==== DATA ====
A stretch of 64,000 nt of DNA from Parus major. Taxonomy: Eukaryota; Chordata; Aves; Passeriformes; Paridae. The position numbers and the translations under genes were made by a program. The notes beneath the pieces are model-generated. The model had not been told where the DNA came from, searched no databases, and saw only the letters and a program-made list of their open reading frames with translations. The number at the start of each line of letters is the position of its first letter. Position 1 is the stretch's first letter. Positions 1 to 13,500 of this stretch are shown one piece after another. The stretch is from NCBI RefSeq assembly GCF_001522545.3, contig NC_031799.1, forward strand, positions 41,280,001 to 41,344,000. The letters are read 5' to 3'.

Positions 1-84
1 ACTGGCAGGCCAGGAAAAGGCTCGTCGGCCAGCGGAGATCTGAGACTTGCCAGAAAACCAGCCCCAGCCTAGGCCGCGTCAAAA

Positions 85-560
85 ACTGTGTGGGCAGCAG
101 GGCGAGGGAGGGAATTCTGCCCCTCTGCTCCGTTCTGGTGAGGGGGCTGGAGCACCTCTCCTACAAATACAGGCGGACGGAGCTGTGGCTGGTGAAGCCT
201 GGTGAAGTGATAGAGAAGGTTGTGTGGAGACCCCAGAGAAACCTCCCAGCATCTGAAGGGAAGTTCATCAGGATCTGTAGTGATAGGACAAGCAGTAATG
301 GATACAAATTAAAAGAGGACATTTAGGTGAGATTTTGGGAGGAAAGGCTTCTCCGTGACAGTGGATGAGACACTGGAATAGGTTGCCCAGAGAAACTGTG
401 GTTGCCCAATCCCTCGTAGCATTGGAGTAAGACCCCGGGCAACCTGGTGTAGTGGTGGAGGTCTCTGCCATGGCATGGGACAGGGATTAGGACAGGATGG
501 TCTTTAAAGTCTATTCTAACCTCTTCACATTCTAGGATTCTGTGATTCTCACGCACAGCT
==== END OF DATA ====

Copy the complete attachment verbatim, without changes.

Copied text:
A stretch of 64,000 nt of DNA from Parus major. Taxonomy: Eukaryota; Chordata; Aves; Passeriformes; Paridae. The position numbers and the translations under genes were made by a program. The notes beneath the pieces are model-generated. The model had not been told where the DNA came from, searched no databases, and saw only the letters and a program-made list of their open reading frames with translations. The number at the start of each line of letters is the position of its first letter. Position 1 is the stretch's first letter. Positions 1 to 13,500 of this stretch are shown one piece after another. The stretch is from NCBI RefSeq assembly GCF_001522545.3, contig NC_031799.1, forward strand, positions 41,280,001 to 41,344,000. The letters are read 5' to 3'.

Positions 1-84
1 ACTGGCAGGCCAGGAAAAGGCTCGTCGGCCAGCGGAGATCTGAGACTTGCCAGAAAACCAGCCCCAGCCTAGGCCGCGTCAAAA

Positions 85-560
85 ACTGTGTGGGCAGCAG
101 GGCGAGGGAGGGAATTCTGCCCCTCTGCTCCGTTCTGGTGAGGGGGCTGGAGCACCTCTCCTACAAATACAGGCGGACGGAGCTGTGGCTGGTGAAGCCT
201 GGTGAAGTGATAGAGAAGGTTGTGTGGAGACCCCAGAGAAACCTCCCAGCATCTGAAGGGAAGTTCATCAGGATCTGTAGTGATAGGACAAGCAGTAATG
301 GATACAAATTAAAAGAGGACATTTAGGTGAGATTTTGGGAGGAAAGGCTTCTCCGTGACAGTGGATGAGACACTGGAATAGGTTGCCCAGAGAAACTGTG
401 GTTGCCCAATCCCTCGTAGCATTGGAGTAAGACCCCGGGCAACCTGGTGTAGTGGTGGAGGTCTCTGCCATGGCATGGGACAGGGATTAGGACAGGATGG
501 TCTTTAAAGTCTATTCTAACCTCTTCACATTCTAGGATTCTGTGATTCTCACGCACAGCT